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Cablegate: Death Sentence Appeals Refused in Flawed Trial for Murder

VZCZCXRO9149
OO RUEHGI RUEHMA RUEHROV
DE RUEHKH #1709/01 3301319
ZNR UUUUU ZZH
O 251319Z NOV 08
FM AMEMBASSY KHARTOUM
TO RUEHC/SECSTATE WASHDC IMMEDIATE 2401
INFO RUCNFUR/DARFUR COLLECTIVE
RUCNIAD/IGAD COLLECTIVE
RHMFISS/CJTF HOA

UNCLAS SECTION 01 OF 02 KHARTOUM 001709

DEPT FOR AF A/S FRAZER, SE WILLIAMSON, AF/SPG, DRL
NSC FOR PITTMAN AND HUDSON
ADDIS ABABA FOR USAU
DEPT PLS PASS USAID FOR AFR/SUDAN

SENSITIVE
SIPDIS

E.O. 12958: N/A
TAGS: ASEC PGOV PREL KPKO SOCI AU UNSC SU
SUBJECT: DEATH SENTENCE APPEALS REFUSED IN FLAWED TRIAL FOR MURDER
OF SUDANESE JOURNALIST

1. (SBU) Summary: Nine defendants convicted of murdering a Sudanese
journalist in 2006 retain one final appeal before they face
execution, according to UNMIS Human Rights and the defendants'
lawyer, Kamal Omer. The murder of Mohamed Taha Mohamed Ahmed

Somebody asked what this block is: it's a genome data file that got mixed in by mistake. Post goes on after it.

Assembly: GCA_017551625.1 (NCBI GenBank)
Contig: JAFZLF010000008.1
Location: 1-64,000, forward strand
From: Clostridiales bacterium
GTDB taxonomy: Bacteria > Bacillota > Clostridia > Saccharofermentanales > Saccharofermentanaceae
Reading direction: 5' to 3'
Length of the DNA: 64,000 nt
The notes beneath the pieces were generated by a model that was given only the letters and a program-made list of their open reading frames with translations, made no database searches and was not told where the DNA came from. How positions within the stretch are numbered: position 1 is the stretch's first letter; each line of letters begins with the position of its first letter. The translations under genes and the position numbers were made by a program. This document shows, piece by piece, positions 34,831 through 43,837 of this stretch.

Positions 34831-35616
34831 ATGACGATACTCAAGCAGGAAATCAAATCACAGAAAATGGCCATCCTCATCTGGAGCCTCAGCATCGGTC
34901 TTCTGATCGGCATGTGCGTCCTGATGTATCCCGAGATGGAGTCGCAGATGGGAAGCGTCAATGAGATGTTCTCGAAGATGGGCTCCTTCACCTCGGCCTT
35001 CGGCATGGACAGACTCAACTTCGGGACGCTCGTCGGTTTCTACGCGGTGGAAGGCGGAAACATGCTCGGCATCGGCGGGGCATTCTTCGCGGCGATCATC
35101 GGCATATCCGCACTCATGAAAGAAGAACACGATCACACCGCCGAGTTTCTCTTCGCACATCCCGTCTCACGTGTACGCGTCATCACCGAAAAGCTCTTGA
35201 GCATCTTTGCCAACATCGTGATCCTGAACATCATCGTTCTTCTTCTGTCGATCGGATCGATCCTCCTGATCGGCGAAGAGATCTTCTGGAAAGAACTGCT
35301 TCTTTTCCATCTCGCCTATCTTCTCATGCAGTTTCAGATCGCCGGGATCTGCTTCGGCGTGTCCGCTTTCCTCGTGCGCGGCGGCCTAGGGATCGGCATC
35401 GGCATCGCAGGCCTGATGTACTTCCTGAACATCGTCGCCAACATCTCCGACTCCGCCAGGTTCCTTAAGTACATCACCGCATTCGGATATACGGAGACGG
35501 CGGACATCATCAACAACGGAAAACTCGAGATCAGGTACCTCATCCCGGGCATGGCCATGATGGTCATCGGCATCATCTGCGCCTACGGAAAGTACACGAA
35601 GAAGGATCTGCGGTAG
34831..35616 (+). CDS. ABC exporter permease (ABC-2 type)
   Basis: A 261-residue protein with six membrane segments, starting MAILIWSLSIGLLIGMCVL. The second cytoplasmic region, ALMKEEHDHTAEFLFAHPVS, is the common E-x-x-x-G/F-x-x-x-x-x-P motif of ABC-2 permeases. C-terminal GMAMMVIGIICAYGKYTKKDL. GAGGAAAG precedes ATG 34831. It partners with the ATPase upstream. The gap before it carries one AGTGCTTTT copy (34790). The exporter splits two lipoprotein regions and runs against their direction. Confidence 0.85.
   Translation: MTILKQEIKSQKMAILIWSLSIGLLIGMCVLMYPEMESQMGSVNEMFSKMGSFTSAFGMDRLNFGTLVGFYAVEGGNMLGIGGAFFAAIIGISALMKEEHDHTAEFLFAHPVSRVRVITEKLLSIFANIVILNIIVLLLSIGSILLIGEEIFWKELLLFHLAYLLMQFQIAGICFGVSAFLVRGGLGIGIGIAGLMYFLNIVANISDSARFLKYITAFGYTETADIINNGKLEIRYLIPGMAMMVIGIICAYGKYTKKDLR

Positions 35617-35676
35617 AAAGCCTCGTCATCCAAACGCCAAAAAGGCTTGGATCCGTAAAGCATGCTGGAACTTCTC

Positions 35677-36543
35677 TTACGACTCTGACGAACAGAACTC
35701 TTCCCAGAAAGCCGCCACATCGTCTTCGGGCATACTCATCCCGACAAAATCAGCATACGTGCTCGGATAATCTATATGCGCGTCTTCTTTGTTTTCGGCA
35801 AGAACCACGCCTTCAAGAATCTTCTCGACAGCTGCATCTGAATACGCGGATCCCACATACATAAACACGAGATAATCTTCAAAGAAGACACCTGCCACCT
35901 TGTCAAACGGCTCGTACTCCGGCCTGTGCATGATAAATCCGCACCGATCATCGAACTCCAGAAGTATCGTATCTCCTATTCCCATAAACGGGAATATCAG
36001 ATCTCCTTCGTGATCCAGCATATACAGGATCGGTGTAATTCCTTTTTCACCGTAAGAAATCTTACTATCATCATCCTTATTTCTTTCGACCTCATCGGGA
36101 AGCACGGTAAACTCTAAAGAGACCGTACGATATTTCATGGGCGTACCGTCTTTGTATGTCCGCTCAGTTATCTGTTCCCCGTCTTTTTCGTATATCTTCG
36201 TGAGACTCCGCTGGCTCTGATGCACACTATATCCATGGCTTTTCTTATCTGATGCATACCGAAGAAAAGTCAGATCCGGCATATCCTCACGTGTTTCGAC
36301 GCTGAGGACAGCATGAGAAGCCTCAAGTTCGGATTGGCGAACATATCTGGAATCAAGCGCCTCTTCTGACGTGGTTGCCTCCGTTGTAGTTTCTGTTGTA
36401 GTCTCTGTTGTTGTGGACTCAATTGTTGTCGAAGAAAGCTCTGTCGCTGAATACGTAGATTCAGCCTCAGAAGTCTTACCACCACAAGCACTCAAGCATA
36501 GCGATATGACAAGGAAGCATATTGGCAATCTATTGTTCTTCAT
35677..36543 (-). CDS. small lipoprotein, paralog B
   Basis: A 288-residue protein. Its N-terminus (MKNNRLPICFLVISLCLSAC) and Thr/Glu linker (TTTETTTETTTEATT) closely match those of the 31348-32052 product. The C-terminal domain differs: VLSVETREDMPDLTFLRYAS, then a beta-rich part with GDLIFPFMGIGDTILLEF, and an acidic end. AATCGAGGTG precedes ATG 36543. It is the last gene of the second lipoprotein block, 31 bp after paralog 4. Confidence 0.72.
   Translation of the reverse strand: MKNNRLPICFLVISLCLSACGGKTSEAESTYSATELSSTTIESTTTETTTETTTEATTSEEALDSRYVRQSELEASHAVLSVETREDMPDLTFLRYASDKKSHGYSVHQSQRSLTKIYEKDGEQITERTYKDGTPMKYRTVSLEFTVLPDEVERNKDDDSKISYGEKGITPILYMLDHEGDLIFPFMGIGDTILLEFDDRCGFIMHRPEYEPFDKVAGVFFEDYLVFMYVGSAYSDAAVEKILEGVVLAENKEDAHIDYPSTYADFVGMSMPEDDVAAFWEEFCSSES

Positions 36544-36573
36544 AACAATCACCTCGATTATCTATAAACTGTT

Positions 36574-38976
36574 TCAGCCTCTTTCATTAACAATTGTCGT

resulted in a politically-driven investigation and a highly-flawed
trial. Since the sentencing of the nine defendants in November
2007, Sudanese authorities have dismissed three appeals, acting in
the interim to commute the death sentence of only one of them, a 17
year old minor. A detainees in the case, who was released without
being charged, related how authorities had employed torture to
extract confessions. End Summary.

2. (SBU) Poloff spoke with Kamal Omer, a lawyer and political
activist who has served as pro-bono legal counsel for the nine
defendants since their arrest in 2006. Only one route of appeal
remains for the defendants. The Sudanese justice system rejected
the group's third appeal in October, and Omer remains concerned that
the final appeal, which costs approximately US$1,200 and is
scheduled be heard before Sudan's Constitutional Court, will be
similarly dismissed. In accordance with the 2005 Interim National